Press Release: The Transaction Support Centre selected as Top 4 finalist in the Africa Housing Forum Innovation Awards 2022

71point4 > Blog > Housing > Press Release: The Transaction Support Centre selected as Top 4 finalist in the Africa Housing Forum Innovation Awards 2022
71point4 > Blog > Housing > Press Release: The Transaction Support Centre selected as Top 4 finalist in the Africa Housing Forum Innovation Awards 2022

Press Release: The Transaction Support Centre selected as Top 4 finalist in the Africa Housing Forum Innovation Awards 2022

Posted by: Jessica Robey
Category: Housing, The Transaction Support Centre

The Transaction Support Centre (TSC), was selected out of 151 submissions as a Top 4 finalist under the Best Practices category for the Africa Housing Forum Innovation Awards 2022. The awards aim to demonstrate the importance of strategic collaboration that fosters innovations in affordable housing solutions, especially through people-public-private partnerships.

Launched in 2018, the TSC is an action-research project that supports formal tenure and property rights for low-income urban households in South Africa. The project is a joint initiative of affordable housing think-tank, CAHF and research and data consultancy, 71point4.

“We are delighted to receive this global recognition for the TSC project”, says Kecia Rust, Executive Director at the Centre for Affordable Housing Finance in Africa (CAHF) and co-founder of the TSC project.

Since its inception, the TSC has logged over 1 400 client cases. “The majority of clients come to the TSC for help with resolving title deed issues, which stem from informal property market transactions that have taken place in the past, properties not being transferred out of deceased estates, and the large title deed backlog on government-subsidised properties,” says Illana Melzer, Director at 71point4.

“We have a unique situation in South Africa where there is a relatively large population of asset-rich but cash poor property-owning households due to the Government’s subsidised housing programme. These households simply cannot afford the legal costs and expenses to formally transfer a property. And due to the title deed backlog, some households can’t engage with the formal system even if they wanted to” says Melzer. Beyond the cost of transfers, the current administrative processes are slow, cumbersome, and complicated to navigate. It should be no surprise that off-register transactions are prevalent in lower-income neighbourhoods.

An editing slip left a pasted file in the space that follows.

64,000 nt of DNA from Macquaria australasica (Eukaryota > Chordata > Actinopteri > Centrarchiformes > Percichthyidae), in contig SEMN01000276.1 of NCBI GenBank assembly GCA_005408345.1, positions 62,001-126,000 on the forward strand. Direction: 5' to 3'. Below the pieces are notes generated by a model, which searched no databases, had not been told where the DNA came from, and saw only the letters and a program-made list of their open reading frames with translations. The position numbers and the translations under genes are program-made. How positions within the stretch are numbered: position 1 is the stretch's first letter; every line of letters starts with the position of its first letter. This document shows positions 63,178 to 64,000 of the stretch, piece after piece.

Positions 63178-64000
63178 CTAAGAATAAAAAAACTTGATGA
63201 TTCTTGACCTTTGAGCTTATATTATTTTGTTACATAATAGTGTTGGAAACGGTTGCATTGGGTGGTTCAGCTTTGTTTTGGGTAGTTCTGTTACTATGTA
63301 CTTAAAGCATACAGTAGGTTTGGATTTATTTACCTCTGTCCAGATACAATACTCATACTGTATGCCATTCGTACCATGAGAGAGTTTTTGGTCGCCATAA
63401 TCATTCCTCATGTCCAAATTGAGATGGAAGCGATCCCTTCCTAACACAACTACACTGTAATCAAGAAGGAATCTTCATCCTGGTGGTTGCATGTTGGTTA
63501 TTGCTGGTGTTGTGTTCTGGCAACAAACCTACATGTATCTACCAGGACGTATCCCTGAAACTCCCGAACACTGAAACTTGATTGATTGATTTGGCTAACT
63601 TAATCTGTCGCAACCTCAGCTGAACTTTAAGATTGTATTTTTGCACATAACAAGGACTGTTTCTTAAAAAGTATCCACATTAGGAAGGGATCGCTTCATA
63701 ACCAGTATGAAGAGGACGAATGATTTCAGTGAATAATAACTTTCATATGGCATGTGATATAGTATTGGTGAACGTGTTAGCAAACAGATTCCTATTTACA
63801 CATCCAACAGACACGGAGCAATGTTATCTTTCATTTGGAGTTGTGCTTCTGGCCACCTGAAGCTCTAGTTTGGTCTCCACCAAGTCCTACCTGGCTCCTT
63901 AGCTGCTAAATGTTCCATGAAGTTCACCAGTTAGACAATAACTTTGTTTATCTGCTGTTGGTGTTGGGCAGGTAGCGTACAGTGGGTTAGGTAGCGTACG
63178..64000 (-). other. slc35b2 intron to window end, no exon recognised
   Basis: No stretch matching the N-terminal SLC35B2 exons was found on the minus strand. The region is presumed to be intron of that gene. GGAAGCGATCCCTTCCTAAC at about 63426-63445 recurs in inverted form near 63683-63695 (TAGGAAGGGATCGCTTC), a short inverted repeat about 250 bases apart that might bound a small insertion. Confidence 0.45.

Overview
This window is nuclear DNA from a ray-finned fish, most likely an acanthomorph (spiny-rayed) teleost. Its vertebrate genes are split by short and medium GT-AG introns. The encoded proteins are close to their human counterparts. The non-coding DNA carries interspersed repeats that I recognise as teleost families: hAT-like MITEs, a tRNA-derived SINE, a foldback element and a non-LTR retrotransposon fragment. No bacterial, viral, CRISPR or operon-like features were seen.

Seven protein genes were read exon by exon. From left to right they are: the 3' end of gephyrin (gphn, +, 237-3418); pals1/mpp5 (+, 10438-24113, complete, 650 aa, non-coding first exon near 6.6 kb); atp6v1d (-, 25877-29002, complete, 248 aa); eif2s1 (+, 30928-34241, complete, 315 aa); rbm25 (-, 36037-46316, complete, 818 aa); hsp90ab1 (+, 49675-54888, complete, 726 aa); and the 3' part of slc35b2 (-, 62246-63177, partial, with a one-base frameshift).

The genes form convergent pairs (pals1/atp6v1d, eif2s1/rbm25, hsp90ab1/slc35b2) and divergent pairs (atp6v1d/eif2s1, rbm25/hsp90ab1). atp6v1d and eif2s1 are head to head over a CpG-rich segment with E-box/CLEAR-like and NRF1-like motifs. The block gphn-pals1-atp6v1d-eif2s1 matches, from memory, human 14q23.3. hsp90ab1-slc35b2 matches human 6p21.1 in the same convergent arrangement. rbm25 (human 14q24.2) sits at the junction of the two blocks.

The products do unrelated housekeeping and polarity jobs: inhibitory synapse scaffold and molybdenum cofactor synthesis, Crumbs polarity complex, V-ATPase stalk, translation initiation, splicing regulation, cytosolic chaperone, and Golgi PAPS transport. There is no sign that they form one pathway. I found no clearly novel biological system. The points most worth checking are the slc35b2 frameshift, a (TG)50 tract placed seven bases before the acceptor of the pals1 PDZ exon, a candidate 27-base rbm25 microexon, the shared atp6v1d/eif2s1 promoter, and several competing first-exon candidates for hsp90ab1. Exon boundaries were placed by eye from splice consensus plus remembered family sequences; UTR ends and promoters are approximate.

Following a bottom-up approach, the TSC provides hands-on assistance to clients with their various title deed issues and uses these day-to-day experiences and interactions to identify opportunities for improvement in policy, legislative and administrative domains. The TSC also works closely with private sector partners including banks and conveyancing firms. “Our private sector partners are critical to the success of the TSC, both in terms of their direct assistance on client cases and their engagement on the broader systemic changes that need attention,” says Rust. The TSC’s recent pilot to offer services out of the FNB branch in Khayelitsha is an example of the potential to leverage the private sector to tackle the very significant title deed challenge in South Africa.

To date the project has helped almost 500 clients receive their title deeds. While the team is thrilled with each and every title deed handout, they realise this is a drop in the ocean compared to the scale of the problem. “In order to create a functioning formal property market which caters to the breadth of its participants, we need to tackle the triple challenge of bringing back properties that have transacted off-register into the formal system (formalisation), tackling the primary transfer backlog (regularisation) and creating an affordable, accessible system that makes it as easy as possible to preserve title going forward (preservation),” says Melzer. The rich evidence base developed over the past three years’ of the TSC’s operation will go a long way in helping to develop a new approach that is so badly needed.

“What many people don’t realise is just how significant the RDP property market is,” says Rust. According to CAHF’s research, roughly one third of the 6.7 million formally registered residential properties in South Africa were built by government and transferred to their owners entirely for free. These properties hold significant economic and wealth distribution potential for beneficiary households. But if the status quo continues, this potential (and the state’s investment) notwithstanding, will remain compromised.

The TSC has achieved a lot in a short period and in the face of numerous challenges, including pivoting to a remote model of working due to Covid. But more needs to be done to really shift the needle on this problem and it will require a dedicated effort across all levels of Government and the private sector, says Rust.

Following its nomination, the TSC has been invited to present the initiative to a panel of judges and audience at the Africa Housing Forum hosted by Habitat for Humanity International Africa on 13 May 2022 in Nairobi, Kenya. For more information about the awards and the other finalists, visit: You can also follow the TSC’s work on its Facebook page:

The TSC is currently funded by Oppenheimer Generations and is actively supported by the Cities Support Programme of the South African National Treasury.

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Author: Jessica Robey

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